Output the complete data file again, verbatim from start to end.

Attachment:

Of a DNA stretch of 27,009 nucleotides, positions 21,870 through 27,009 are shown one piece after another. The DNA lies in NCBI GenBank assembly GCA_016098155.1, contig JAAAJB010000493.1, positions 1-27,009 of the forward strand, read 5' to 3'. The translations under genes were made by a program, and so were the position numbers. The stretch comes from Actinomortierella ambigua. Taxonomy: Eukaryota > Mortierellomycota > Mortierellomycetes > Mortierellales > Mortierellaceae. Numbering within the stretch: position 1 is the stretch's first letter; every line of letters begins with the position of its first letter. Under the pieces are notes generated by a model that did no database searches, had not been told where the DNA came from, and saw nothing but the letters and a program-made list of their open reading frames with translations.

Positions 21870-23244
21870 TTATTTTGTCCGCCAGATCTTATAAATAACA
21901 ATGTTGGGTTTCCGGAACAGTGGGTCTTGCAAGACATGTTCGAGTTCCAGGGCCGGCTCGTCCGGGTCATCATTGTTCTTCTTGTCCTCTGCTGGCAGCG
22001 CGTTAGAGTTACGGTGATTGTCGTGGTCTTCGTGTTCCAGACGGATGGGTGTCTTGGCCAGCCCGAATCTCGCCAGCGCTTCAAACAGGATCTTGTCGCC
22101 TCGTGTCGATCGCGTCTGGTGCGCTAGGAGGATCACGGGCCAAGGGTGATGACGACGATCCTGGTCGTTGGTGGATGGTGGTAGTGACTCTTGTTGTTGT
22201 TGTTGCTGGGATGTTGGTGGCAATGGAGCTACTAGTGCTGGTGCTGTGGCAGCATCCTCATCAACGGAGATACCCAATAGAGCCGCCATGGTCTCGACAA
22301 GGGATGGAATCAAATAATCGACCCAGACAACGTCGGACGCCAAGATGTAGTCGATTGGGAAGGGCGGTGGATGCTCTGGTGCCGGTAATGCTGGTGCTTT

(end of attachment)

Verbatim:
Of a DNA stretch of 27,009 nucleotides, positions 21,870 through 27,009 are shown one piece after another. The DNA lies in NCBI GenBank assembly GCA_016098155.1, contig JAAAJB010000493.1, positions 1-27,009 of the forward strand, read 5' to 3'. The translations under genes were made by a program, and so were the position numbers. The stretch comes from Actinomortierella ambigua. Taxonomy: Eukaryota > Mortierellomycota > Mortierellomycetes > Mortierellales > Mortierellaceae. Numbering within the stretch: position 1 is the stretch's first letter; every line of letters begins with the position of its first letter. Under the pieces are notes generated by a model that did no database searches, had not been told where the DNA came from, and saw nothing but the letters and a program-made list of their open reading frames with translations.

Positions 21870-23244
21870 TTATTTTGTCCGCCAGATCTTATAAATAACA
21901 ATGTTGGGTTTCCGGAACAGTGGGTCTTGCAAGACATGTTCGAGTTCCAGGGCCGGCTCGTCCGGGTCATCATTGTTCTTCTTGTCCTCTGCTGGCAGCG
22001 CGTTAGAGTTACGGTGATTGTCGTGGTCTTCGTGTTCCAGACGGATGGGTGTCTTGGCCAGCCCGAATCTCGCCAGCGCTTCAAACAGGATCTTGTCGCC
22101 TCGTGTCGATCGCGTCTGGTGCGCTAGGAGGATCACGGGCCAAGGGTGATGACGACGATCCTGGTCGTTGGTGGATGGTGGTAGTGACTCTTGTTGTTGT
22201 TGTTGCTGGGATGTTGGTGGCAATGGAGCTACTAGTGCTGGTGCTGTGGCAGCATCCTCATCAACGGAGATACCCAATAGAGCCGCCATGGTCTCGACAA
22301 GGGATGGAATCAAATAATCGACCCAGACAACGTCGGACGCCAAGATGTAGTCGATTGGGAAGGGCGGTGGATGCTCTGGTGCCGGTAATGCTGGTGCTTT